The two Americans who were recently killed fighting Russian troops in Ukraine have been identified as Luke Lucyszyn and Bryan Young, with their families confirming their deaths to CBS News.
Lucyszyn's parents and Young's wife confirmed their names on Sunday, after the State Department formally notified both families of their deaths. A department spokesperson originally said two Americans had been killed but declined to provide additional information "out of respect" for the families.
Lucyszyn and Young were among four foreigners who died while fighting alongside Ukrainian forces in the country's disputed Donetsk region on July 18, Ukrainian commander Ruslan Miroshnichenko told Politico. The two others were identified as Swedish and Canadian citizens, he said, a detail he confirmed to CBS News.
Their unit was ambushed by Russian tanks after clearing a ravine where Russian troops were attempting to cross, according to Miroshnichenko, who told Politico that Lucyszyn was struck first and injured. The others were trying to help Lucyszyn when a second shell killed them all, he said.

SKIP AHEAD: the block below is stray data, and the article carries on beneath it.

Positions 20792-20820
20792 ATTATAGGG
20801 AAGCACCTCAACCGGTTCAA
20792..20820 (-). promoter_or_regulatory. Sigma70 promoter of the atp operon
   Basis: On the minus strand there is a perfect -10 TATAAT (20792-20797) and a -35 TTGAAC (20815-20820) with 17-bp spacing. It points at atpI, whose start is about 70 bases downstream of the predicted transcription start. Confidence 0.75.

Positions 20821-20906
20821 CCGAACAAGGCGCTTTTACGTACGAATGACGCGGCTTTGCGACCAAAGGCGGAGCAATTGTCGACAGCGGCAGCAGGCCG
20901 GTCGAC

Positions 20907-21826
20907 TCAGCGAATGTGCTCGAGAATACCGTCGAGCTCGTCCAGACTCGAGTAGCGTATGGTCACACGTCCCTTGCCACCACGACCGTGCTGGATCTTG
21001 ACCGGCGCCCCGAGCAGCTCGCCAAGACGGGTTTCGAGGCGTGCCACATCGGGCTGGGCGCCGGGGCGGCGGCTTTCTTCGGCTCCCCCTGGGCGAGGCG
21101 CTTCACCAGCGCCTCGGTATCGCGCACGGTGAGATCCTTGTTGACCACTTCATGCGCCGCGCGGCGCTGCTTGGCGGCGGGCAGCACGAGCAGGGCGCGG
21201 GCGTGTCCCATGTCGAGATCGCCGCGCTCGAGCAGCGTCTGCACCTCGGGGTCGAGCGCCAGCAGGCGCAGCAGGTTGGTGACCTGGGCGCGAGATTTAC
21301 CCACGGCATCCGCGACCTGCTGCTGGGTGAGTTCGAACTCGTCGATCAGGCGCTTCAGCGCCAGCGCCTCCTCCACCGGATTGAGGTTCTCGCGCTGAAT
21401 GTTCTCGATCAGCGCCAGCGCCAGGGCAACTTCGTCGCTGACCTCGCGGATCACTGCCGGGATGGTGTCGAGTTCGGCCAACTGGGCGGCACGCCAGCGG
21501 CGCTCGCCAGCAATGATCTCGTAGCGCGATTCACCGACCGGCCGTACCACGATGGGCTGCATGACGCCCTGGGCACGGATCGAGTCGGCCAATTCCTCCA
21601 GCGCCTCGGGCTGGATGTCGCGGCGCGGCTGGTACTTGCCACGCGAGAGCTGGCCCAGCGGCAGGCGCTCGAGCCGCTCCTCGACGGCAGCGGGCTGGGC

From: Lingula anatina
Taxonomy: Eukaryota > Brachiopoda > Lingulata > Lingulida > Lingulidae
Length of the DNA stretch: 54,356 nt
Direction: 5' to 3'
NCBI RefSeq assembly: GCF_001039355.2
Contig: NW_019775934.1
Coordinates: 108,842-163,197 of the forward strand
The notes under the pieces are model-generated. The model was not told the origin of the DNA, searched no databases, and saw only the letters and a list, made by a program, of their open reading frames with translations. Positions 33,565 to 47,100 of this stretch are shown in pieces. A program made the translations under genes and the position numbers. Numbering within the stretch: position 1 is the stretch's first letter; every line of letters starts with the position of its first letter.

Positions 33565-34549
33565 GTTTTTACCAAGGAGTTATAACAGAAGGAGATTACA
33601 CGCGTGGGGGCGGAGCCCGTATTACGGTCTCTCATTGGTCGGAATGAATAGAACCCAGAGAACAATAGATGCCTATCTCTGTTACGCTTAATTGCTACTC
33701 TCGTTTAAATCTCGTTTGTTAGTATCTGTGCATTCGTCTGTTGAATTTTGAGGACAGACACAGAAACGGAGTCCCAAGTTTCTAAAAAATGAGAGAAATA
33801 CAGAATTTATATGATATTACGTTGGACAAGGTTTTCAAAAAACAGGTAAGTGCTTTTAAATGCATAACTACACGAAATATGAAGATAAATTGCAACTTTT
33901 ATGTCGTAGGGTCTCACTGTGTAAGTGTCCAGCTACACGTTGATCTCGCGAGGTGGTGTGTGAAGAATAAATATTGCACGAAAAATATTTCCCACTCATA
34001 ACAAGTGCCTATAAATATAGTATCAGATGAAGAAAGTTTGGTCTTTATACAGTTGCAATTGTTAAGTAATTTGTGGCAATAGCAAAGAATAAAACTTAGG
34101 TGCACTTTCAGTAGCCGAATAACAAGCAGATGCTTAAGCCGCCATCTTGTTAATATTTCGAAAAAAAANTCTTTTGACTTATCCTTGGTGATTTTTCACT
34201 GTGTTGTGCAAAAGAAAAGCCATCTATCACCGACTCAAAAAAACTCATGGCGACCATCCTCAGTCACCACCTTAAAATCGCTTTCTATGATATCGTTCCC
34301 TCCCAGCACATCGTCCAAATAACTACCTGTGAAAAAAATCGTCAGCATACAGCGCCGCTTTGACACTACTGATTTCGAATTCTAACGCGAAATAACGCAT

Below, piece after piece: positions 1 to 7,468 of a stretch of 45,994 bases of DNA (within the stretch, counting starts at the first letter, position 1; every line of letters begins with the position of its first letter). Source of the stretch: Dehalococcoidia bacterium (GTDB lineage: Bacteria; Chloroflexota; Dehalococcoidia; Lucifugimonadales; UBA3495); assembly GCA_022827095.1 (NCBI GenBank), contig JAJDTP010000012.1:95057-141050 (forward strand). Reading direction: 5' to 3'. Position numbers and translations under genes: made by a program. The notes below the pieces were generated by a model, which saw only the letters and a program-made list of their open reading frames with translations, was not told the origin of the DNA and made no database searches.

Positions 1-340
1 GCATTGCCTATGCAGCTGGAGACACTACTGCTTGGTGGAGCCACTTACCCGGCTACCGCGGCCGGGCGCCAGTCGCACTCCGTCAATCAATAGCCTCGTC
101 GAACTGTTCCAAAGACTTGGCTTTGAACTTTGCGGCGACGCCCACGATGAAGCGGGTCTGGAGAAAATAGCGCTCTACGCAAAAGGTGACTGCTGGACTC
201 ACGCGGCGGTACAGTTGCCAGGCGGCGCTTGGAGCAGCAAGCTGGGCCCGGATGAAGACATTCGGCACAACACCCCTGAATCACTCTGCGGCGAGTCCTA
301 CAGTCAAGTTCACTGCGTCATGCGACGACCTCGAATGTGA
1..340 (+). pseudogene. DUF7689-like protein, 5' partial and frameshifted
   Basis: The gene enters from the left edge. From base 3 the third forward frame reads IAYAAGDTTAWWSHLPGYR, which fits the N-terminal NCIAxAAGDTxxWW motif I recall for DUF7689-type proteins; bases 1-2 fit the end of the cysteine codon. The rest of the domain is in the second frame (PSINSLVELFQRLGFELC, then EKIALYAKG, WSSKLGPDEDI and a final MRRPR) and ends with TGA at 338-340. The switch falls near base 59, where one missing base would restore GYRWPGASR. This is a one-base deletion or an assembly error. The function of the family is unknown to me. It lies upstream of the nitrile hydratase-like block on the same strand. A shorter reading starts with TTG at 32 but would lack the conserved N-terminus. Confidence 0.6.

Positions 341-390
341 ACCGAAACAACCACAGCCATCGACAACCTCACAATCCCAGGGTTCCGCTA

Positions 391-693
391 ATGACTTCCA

'He didn't go there to be a hero'
Kathryn and George Lucyszyn spoke about the death of their 31-year-old son, who was a father of two, in an interview with NBC News. The North Carolina residents said Luke decided to start volunteering as a medic in Ukraine in early April, and had asked them to send supplies, like a tactical vest, after noting that his group lacked proper equipment.
"He didn't go there to be a hero. He went there because he wanted to help people," said Kathryn, whose husband is Ukrainian.
Lucyszyn and Young are at least the fifth and sixth Americans to die in Ukraine since the Russian invasion began. Their deaths came as the war entered its sixth month and Russia continued to launch attacks in different parts of the country.
A Russian missile strike against the port of Odesa on the Black Sea came only hours after Moscow and Kyiv signed a U.N.-supported agreement allowing grain exports to resume from there.
The strike was denounced by the Ukrainian Foreign Ministry, which called the attack a "spit in the face." The State Department said in a statement that the U.S. "strongly condemns" Russia's actions, particularly in light of the new exports deal.
Holly Williams contributed reporting.
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